- Ballista: Have no numerical value but can be activated to eliminate Elephant or Chariot cards.
- Harrow: Have no numerical value and cannot be activated but protect the player from Chariot cards.
- Chariot Cards: Are worth three points if placed in front of the player. They can also be used to attack other players, either via activation or directly from a player's hand (the only card that can do this). A Chariot card either kills a solitaire Archer or Hoplite, or the weakest Hoplite in a Phalanx.
- Hoplites: The main units of each army, they have a value of "1" to "4". They can be played by themselves, on an Elephant or Trojan Horse, or in a Phalanx. A Phalanx is formed when multiple Hoplites are placed on top of each other. However, the cards must be played in a decreasing order. (A "2" can be played on top of a "4", but not another "4"). A Phalanx's value is equal to the sum of the values of the cards in it, multiplied by the number of cards in the Phalanx. The highest value of a Phalanx, therefore, would be "40". When a Hoplite in a Phalanx is attacked, the top card (lowest value) is destroyed first. Hoplite cards cannot be used to attack other players.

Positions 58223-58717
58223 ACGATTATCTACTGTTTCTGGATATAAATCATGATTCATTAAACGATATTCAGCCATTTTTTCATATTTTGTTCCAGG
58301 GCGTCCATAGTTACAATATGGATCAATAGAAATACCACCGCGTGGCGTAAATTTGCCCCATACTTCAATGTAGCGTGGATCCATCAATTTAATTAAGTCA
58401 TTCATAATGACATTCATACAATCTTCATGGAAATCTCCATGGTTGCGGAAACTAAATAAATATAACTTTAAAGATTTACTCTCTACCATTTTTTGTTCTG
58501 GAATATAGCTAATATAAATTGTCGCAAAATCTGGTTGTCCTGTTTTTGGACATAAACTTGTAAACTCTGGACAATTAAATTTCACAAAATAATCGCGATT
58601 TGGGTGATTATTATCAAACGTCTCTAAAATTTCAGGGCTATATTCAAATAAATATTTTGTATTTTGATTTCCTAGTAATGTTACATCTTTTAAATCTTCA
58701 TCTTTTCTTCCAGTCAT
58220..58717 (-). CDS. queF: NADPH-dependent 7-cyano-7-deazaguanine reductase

- Archer: Archers can be placed by themselves, on an Elephant, or in a Trojan Horse. Archers are worth one point and can be activated to take out another Archer or a Hoplite card.
- Elephant: Elephants cannot attack but can hold up to two Hoplites and/or Archers. Cards on an elephant are worth double points at the end of the round and are safe from opponent's attacks. An archer on an elephant can kill the highest valued card from a Phalanx, rather than the lowest. If an Elephant is killed, then all units on it "jump" off safely.
- Trojan Horse: Trojan horses cannot be played in a Gorgon siege. Otherwise, Hoplites and Archers can be played on a Trojan Horse face down and are only revealed if the Trojan Horse is destroyed.
- Heroes: Heroes are added to a player's total after a Thanatos siege. They cannot be attacked by anything.
Victory point cards are either a "1" to "3" point Trireme or City; or a "5" point Helena Card. At any point in the game, if a player has the highest amount of City cards, they take the Athena tile (worth two points), with the Poseidon tile going to the player with the highest amount of Trireme cards.